Do you have large, brown skin spots, especially on your face? Melasma is a skin condition that primarily targets the forehead, temples, cheeks, and upper lip. The tan patches are due to an overproduction of pigment. Although pregnancy and other hormonal changes can trigger the dermal ailment, other conditions can as well including the sunshine and artificial heat. Luckily, there are several ways to prevent melasma and treat it including healthy lifestyle changes, a safe skin care regime, over-the-counter medication, and prescriptions.
One of the biggest triggers of melasma is the sunlight. As much as we love basking in the warm rays, it is not the healthiest practice. Besides, your skin is always at risk as soon as you step outside. Did you know that if you can make a shadow outside then, you are prone to sun damage? You should wear a broad-spectrum sunscreen with an SPF protection of 30 or higher every single day.
If you know you're going to be outside all day long in the hot sunshine, then you can opt for a good outdoor hat. Even though it does not replace wearing sunscreen, an outdoor hat is another way to shield your skin from ultraviolet rays. Vulnerable parts of your face such as your nose and cheeks are susceptible to burning; they will benefit from a broad-brimmed hat shading them whenever outdoors.
If you enjoy spending time in steam rooms, saunas, and tanning beds, you should reconsider. Did you know heat can aggravate the symptoms of melasma? Even cooking can increase the noticeable pigment. Idling sitting in artificial heat is not a good idea when trying to even out your complexion. Although these places might be an alternative way to relax, this type of interaction can lead to melasma.
Are you prone to skin irritation? Even if you do not have sensitive skin, there are a plethora of callous products out there that will hurt your skin and worsen melasma. It is important to treat your skin gently with natural cleansers and creams that do not sting or burn. Although using sensitive products won't treat melasma, applying harsh chemicals will only exacerbate the condition.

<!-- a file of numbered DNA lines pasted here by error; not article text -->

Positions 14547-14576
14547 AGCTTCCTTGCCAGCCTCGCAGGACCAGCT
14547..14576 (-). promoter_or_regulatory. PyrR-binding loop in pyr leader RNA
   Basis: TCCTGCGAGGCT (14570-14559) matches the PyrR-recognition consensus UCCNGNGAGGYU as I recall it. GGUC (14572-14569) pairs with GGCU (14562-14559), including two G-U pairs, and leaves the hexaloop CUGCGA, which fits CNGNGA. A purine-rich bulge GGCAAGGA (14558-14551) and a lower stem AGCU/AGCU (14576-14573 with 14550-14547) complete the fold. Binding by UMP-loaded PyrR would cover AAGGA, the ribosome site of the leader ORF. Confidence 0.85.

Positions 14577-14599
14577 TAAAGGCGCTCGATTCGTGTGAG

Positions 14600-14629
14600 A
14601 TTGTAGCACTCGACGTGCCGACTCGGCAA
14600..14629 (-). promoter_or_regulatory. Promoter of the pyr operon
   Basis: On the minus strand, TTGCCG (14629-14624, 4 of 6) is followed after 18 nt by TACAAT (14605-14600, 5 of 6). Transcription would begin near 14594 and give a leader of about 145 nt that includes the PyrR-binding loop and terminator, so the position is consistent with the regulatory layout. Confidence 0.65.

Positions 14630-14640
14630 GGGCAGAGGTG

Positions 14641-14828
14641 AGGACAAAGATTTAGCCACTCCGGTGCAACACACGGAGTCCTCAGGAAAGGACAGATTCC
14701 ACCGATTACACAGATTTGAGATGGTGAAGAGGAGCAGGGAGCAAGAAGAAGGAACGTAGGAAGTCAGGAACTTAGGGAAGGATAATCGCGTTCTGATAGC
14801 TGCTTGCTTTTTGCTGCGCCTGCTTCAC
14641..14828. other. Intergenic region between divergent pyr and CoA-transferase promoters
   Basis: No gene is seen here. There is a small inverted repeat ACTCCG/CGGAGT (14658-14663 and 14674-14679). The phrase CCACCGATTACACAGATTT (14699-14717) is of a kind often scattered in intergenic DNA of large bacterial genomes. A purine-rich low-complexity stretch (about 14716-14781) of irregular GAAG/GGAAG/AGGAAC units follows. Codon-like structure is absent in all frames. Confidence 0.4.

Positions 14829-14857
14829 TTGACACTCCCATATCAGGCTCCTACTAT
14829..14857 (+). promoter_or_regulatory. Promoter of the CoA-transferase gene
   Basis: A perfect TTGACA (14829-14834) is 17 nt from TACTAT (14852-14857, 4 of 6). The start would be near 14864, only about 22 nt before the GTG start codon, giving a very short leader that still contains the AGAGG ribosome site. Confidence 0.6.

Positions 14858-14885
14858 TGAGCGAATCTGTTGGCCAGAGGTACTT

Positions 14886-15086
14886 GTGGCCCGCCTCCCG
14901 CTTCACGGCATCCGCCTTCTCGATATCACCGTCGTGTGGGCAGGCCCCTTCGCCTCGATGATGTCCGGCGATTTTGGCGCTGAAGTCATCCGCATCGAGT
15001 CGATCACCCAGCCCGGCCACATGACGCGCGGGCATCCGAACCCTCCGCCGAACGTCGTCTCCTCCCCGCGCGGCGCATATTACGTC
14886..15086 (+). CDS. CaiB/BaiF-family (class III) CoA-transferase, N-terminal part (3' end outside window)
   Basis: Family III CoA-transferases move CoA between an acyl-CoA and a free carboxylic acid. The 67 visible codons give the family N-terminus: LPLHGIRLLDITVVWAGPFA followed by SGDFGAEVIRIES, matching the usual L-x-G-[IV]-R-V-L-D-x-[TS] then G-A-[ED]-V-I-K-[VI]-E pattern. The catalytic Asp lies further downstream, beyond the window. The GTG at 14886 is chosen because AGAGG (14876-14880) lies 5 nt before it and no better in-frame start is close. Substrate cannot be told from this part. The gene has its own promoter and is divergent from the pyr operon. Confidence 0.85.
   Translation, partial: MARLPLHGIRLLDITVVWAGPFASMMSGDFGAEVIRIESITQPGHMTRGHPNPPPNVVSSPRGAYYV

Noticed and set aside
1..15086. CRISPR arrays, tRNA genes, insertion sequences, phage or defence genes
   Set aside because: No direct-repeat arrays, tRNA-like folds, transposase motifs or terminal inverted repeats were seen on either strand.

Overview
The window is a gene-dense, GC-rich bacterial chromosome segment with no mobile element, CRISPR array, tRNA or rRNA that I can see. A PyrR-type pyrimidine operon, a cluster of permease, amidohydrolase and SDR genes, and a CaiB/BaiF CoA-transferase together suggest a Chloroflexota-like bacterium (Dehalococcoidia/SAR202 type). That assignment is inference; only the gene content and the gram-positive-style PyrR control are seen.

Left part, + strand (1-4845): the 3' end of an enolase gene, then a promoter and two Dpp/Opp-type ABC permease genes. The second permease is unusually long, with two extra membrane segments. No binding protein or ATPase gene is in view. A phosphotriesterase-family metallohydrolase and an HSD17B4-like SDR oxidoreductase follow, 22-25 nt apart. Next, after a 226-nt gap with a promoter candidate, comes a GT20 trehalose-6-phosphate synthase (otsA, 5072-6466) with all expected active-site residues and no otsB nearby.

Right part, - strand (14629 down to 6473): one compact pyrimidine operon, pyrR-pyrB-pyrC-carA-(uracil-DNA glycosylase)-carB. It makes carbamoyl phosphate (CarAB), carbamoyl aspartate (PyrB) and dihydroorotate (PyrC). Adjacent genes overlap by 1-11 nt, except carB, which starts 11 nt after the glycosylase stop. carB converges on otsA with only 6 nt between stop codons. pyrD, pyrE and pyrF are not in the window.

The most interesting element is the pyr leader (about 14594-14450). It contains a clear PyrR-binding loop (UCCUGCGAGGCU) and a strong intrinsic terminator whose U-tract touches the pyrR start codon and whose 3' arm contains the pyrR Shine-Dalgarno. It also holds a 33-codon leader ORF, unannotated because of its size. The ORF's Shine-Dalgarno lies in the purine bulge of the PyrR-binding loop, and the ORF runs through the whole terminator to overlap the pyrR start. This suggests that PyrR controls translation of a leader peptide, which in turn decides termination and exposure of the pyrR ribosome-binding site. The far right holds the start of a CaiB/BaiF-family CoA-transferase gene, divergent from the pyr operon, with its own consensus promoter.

Beyond prevention, treatment options are available for melasma. An over-the-counter medication called hydroquinone comes as a cream, lotion, gel, or liquid. You can prepare the skin-lightening technique on your own. If you prefer this application, but desire a stronger version, you can ask your doctor about higher-strength prescriptions.
A ‘triple cream' remedy can help treat melasma. When combined with hydroquinone, these two medications can enhance the skin lightening process. Tretinoin and corticosteroid are topical creams that assist with some health ailments from vitiligo to acne. However, steroids have definitive side effects; it's essential that you discuss your treatment options with your physician before self-medicating melasma.
Besides hydroquinone and other steroid-based creams, azelaic acid is a typical bleaching treatment. Kojic acid and mandelic acid are two other similar ways to beat melasma. All three can effectively fade the dermal condition without irritating your skin. These products can be found in facial products and are available by prescription. They also are known for treating hyperpigmentation.
Make an appointment for a professional microdermabrasion treatment. Your skin can benefit from using a minimally-abrasive tool to sand your skin. The gentle procedure will remove the uneven, outer layer of skin. In the process, it will treat discoloration, sun damage, light scarring, and even stretch marks. De-microdermabrasion is also available. You can try at-home microdermabrasion options, too.
Like microdermabrasion, a chemical peel is another technique that improves the skin's appearance. Often done on the face, neck, or hands, a healthy, chemical is applied to your skin. The exfoliating solution is peeled off, leaving your skin rejuvenated. The smooth skin has fewer wrinkles and uneven spots.
Did you know that melasma can fade away on its own? It depends on what is triggering the skin spots. For example, pregnant women may be more prone to unpleasant condition. After pregnancy concludes, the hormonal balance should correct itself. Likewise, discontinuing the use of contraceptive pills can stop melasma as well.
This site offers information designed for educational purposes only. You should not rely on any information on this site as a substitute for professional medical advice, diagnosis, treatment, or as a substitute for, professional counseling care, advice, diagnosis, or treatment. If you have any concerns or questions about your health, you should always consult with a physician or other healthcare professional.